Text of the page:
By Andrew McClure, Daily Arts Writer
Published October 26, 2014
I walk into this minimalist space of eggshell-white walls, custom-made light fixtures, local poured-concrete display tables and dyed rugs. It’s a cozy home for craftsmanship and creativity without the hyper-detail and try-hardness of many curators. This is not a museum. It’s better because you can touch and buy the art fresh off the shelves.
This is Today Clothing — Ann Arbor’s premier post for hand-selected, contemporary menswear.
“It’s more of an attitude than an age,” said co-founder of Today and University alum Eric Hardin, regarding my question about the store’s target demographic. Within that answer Eric conveniently captured my entire perception of the store aesthetic: one that invites with a smile yet humbles each customer with its crispy sophistication.
Hardin is wearing all black, from his rubber-canvas sneakers to his blazer blanketing a plain tee. His tall, wiry stature gives his pinpoint getup a dominant presence.
The unique retail space is located at 215 S. Fourth Ave. Today opened last summer and business has been booming since. The store’s distinctive aura extends beyond their interior design and curated product offerings and into a cordial workshop which prides itself on quality, kinship and good times.
“When you’re working with your friends, vendors and designers alike, it makes work pretty easy,” said Kevin Pearson, the store's other co-founder. “We have always been interested in meeting likeminded people, building relationships and staying connected through whatever — clothing, skateboarding, snowboarding.”
Pearson dresses differently, showing a bit more risk-taking. His salmon chambray shirt has two top buttons undone, the space of which is populated by his hanging grayish beard. Vans sneakers and some naturally faded 1966 Vintage Levi’s selvedge denim polish his look.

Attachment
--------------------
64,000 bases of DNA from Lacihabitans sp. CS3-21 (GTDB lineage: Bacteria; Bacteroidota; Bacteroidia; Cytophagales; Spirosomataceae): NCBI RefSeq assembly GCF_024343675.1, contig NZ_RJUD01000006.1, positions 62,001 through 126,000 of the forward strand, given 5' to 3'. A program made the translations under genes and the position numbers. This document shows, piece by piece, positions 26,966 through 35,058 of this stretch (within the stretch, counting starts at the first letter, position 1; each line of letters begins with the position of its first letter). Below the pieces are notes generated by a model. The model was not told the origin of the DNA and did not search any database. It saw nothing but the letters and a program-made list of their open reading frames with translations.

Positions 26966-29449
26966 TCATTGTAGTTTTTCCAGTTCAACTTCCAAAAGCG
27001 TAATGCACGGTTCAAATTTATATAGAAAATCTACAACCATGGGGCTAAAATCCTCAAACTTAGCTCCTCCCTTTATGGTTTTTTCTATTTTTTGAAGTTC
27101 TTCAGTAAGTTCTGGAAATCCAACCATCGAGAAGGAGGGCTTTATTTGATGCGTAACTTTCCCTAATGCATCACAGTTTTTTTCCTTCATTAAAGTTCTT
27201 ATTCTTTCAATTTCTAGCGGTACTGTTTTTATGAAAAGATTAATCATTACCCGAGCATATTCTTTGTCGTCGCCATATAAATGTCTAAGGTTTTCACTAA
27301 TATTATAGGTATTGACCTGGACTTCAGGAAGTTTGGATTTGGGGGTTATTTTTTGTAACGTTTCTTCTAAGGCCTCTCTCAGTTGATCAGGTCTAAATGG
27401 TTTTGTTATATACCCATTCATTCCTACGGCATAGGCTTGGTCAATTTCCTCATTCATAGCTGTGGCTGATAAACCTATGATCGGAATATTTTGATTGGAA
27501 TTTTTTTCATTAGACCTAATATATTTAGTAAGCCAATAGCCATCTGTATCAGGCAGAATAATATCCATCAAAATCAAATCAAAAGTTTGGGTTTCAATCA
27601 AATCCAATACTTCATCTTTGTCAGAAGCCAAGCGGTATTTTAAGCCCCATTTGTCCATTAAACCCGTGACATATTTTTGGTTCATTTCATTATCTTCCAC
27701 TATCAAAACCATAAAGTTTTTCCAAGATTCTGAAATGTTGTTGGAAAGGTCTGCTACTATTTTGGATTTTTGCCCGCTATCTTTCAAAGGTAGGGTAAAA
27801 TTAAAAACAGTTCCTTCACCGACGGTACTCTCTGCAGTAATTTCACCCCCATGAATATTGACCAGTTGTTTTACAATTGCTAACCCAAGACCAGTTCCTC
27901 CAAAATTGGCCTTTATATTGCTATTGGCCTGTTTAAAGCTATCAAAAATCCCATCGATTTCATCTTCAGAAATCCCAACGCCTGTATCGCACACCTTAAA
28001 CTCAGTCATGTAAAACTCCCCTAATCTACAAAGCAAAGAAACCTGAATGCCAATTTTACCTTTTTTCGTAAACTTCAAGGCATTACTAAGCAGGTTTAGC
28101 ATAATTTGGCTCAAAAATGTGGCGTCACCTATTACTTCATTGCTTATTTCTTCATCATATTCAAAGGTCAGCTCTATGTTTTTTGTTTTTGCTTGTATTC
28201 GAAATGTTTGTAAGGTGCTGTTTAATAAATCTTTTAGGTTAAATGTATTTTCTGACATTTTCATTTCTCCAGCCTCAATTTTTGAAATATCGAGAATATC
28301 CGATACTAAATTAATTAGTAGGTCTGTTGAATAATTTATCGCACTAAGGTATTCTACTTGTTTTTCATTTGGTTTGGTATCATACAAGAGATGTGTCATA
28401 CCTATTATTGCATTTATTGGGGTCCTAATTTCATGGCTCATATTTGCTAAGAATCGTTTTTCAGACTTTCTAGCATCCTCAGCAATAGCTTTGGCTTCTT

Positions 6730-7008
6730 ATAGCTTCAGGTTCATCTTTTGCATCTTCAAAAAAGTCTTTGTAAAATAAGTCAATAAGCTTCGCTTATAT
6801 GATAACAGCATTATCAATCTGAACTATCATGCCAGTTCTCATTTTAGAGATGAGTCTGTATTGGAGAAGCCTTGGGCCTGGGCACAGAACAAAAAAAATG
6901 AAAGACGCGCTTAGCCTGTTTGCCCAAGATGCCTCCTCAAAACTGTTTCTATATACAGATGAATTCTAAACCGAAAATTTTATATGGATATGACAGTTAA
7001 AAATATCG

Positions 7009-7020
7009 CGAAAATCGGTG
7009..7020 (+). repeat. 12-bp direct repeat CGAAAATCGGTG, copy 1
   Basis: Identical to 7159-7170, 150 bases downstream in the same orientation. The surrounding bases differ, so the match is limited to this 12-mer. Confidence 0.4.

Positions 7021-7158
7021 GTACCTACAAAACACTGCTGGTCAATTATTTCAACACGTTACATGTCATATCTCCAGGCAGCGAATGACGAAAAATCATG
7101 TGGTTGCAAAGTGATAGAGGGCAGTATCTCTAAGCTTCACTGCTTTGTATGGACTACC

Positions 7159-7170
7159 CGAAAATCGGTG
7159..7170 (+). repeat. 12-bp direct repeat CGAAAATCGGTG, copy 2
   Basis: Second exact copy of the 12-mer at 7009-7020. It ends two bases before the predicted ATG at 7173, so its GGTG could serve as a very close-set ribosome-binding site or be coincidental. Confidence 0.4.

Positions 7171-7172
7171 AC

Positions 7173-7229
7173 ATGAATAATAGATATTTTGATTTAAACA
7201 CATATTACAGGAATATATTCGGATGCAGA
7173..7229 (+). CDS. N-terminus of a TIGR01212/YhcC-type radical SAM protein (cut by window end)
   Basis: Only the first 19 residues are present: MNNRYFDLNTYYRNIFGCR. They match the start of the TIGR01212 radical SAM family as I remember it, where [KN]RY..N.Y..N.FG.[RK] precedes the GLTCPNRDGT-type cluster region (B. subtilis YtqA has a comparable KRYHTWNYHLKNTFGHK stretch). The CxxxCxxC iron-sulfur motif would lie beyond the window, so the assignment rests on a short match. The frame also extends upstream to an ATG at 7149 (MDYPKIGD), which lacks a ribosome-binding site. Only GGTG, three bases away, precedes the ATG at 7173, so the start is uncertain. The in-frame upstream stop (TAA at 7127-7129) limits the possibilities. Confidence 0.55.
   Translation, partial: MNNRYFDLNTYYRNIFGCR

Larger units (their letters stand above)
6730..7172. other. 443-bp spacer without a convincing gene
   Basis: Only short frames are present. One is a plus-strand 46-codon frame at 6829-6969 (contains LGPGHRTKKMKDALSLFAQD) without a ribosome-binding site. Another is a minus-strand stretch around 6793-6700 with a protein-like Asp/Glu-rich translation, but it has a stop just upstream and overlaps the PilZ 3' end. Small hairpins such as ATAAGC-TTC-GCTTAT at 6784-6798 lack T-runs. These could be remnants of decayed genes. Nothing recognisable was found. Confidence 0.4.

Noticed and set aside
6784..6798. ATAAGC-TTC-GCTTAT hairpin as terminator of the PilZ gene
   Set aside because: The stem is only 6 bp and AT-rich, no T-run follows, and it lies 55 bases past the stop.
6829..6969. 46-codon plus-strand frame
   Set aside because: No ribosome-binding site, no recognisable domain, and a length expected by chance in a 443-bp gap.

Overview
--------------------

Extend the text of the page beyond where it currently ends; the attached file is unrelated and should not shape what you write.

The elephant in the room is that both of these dudes, for the sake of accuracy, look fucking cool.
Hardin and Pearson’s friendship started 15 years ago. Both grew up around skateboarding and all of the culture that come with it.
“Skateboard culture really taught the do-it-yourself, figure things out, carve your own path,” Hardin said.
Hardin had been working in a skate shop while Pearson had been expanding his network on the wholesale side when the two first met. After Hardin graduated from the University with a chemical engineering degree in 2003, the pair reconnected and stayed closely in touch until 2011 when the idea was born.
“There was an opportunity in Ann Arbor and it was time to build something that nobody can take away from you,” Pearson said, a retail veteran who has had previous professional stays at adidas Originals, WeSC and Kangol.
Their refined taste has been a product of not only years in both design and wholesale, but also of their well-stamped passports. From New York and Paris to Stockholm and Tokyo, the duo gleaned nuggets of insight and wisdom from all across the globe.
“In Japan, the customer is God,” Hardin said, “So, similarly, we strive for an educated customer experience that assures quality, fit and comfort.”
Hardin went on to say, “most of these brands we curate, domestic and otherwise, mill their own fabric. So we want to pass on that story, that level of care, back to the consumer.”
“One of the Japanese lines we carry, Monitaly, has a motto of ‘Every stitch has a soul,’ and we emulate others that will not settle for anything but top quality,” Hardin said.
The two voice casual praise of select Ann Arbor haunts, like Comet Coffee, The Espresso Bar and Literati Bookstore, which they say they frequent on a regular basis.
“Ann Arbor has a great flow of creativity,” Pearson said. Added Hardin, “It’s great to be surrounded by young, business-driven people putting quality and experience to the forefront of what they do.”
Looking forward, what’s next?
“We need to finalize touches on the web-store. We can talk brick-and-mortar expansion later — when and if the time is right,” Hardin said.
Web presence or not, both Hardin and Pearson firmly believe in the retail experience.
“There’s something about instant gratification. It’s better to come in, touch it, feel it, try it on and walk out with it the same day,” Pearson said.
The smiley co-founders will admit the “Today” name clicked haphazardly, but there is nothing haphazard about the immaculate 2,000 square-foot retail space in which they showcase product you’ll own and use for a lifetime.
Today is not just a store but also a sartorial spa to revitalize one’s closet. Hardin and Pearson have done all of the heavy lifting by sourcing these timeless threads, footwear and accessories.
Swing through the shop, learn a thing or two, make a friend and cop some gear. Guaranteed it’ll be cooler than anything on your body right now.